Ban on pyjama wearing in public

Lawmakers have taken the cudgel against yet another ‘law and order’ situation in the country — the wearing of pajamas in public.

In this regard, parliamentarian Majed Mousa Al-Mutairi has recently submitted a draft law for safeguarding law and order by proposing to ban wearing pajamas in public or face a fine of between KD 500 to KD 1,000.

Besides the wearing of pajamas in public, some of the other social behaviors and practices that have irked the lawmaker and caused him to call for a ban are: the use of abusive, vulgar or racist words in public; the wearing of clothes with images, portraits or remarks that are abusive to public order and morals; playing loud music that could disturb the public; the writing or drawing on walls in public places without prior approval of authorities; or the use of children and women in activities that pose a danger to them or scare them. The bill also bans taking pictures of others without their consent in order to make fun of them, besides not respecting queues in public places or for obtaining services.

Al-Mutairi called for his planned bill to be accorded priority and discussed by the concerned committees before being tabled in the upcoming session of Parliament that begins in October. However, the proposed bill cannot be debated in the National Assembly unless the legal and legislative committee says it is in line with the constitution — a difficult proposition given how personal freedom is enshrined in the Kuwaiti constitution.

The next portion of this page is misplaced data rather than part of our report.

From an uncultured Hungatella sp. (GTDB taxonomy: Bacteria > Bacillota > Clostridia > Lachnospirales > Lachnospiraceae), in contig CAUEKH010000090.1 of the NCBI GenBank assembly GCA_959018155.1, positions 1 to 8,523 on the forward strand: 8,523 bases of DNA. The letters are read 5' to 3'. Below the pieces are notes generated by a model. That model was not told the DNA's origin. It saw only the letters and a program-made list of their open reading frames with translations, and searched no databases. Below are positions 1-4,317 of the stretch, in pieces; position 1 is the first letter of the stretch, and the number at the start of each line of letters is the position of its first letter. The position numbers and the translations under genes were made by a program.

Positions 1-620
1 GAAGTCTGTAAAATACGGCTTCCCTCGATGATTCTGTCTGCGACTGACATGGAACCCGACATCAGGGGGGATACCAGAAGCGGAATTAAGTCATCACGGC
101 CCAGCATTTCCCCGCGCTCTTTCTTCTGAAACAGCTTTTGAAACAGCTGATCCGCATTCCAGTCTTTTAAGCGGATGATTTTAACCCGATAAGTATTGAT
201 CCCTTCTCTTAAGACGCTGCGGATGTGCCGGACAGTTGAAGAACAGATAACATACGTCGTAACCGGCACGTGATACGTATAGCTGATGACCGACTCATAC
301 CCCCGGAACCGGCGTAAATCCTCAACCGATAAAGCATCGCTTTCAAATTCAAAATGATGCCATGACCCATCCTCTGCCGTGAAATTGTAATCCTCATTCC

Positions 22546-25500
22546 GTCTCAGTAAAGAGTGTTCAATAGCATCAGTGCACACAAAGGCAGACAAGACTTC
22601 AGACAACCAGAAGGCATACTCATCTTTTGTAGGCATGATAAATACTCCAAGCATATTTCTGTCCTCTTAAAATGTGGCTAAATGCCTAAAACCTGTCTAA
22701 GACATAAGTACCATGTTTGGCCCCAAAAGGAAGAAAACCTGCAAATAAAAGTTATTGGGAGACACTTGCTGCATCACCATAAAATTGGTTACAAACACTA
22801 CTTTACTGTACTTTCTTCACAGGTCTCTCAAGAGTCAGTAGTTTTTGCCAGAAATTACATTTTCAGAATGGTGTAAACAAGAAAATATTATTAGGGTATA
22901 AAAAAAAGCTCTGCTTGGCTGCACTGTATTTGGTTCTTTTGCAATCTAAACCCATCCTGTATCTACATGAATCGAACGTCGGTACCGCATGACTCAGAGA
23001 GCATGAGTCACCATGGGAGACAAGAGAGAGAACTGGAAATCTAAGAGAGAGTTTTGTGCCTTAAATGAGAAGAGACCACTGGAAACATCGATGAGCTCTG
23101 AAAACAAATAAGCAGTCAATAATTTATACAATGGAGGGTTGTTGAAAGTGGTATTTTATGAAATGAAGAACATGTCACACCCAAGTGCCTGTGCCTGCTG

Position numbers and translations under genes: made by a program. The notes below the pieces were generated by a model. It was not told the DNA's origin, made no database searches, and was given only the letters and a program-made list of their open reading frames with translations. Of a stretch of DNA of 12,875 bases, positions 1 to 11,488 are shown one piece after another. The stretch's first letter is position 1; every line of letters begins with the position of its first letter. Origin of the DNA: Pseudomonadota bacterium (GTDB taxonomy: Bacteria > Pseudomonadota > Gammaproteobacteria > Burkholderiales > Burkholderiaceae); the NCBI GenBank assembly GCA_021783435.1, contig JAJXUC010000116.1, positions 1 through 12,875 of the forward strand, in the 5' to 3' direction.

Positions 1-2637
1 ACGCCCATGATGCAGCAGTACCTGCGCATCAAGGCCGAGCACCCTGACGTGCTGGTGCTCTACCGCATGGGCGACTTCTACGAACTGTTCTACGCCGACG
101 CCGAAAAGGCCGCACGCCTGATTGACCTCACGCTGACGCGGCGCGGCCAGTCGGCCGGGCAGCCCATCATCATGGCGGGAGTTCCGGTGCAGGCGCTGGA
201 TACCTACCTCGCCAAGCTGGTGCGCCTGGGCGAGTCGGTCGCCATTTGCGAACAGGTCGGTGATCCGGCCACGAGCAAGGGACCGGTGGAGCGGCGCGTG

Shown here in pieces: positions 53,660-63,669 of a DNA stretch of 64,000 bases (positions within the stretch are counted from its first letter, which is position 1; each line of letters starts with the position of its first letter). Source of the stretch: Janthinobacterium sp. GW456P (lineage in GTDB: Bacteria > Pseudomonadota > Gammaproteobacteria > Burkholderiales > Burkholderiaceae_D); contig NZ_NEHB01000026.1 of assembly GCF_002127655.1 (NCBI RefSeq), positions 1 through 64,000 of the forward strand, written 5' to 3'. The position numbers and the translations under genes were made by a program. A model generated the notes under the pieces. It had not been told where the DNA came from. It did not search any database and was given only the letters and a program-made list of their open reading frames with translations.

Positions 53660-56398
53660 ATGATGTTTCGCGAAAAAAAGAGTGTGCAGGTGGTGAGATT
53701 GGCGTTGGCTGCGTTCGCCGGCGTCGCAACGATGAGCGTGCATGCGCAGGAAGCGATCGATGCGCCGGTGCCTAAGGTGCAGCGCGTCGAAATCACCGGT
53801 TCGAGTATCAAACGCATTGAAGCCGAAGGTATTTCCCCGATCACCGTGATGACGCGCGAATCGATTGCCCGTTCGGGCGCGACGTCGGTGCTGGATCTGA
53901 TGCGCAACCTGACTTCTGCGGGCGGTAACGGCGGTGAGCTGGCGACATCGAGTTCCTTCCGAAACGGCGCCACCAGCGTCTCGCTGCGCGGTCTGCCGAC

Nevertheless, Al-Mutairi called for his planned bill to be accorded priority and discussed by the concerned committees before being tabled in the upcoming session of Parliament that begins in October.

Other bans proposed include: spitting in public places, throwing trash or cigarettes from cars and placing advertisement posters on the walls of private homes without seeking prior permission. The bill proposes a fine of between KD 500 and KD 1,000 for any of these violations.

The lawmaker said he submitted the draft law as he was concerned with protecting Kuwaiti values, morals and traditions, and also safeguarding public order, after he noticed that strange behaviors and practices have been on the rise in recent years.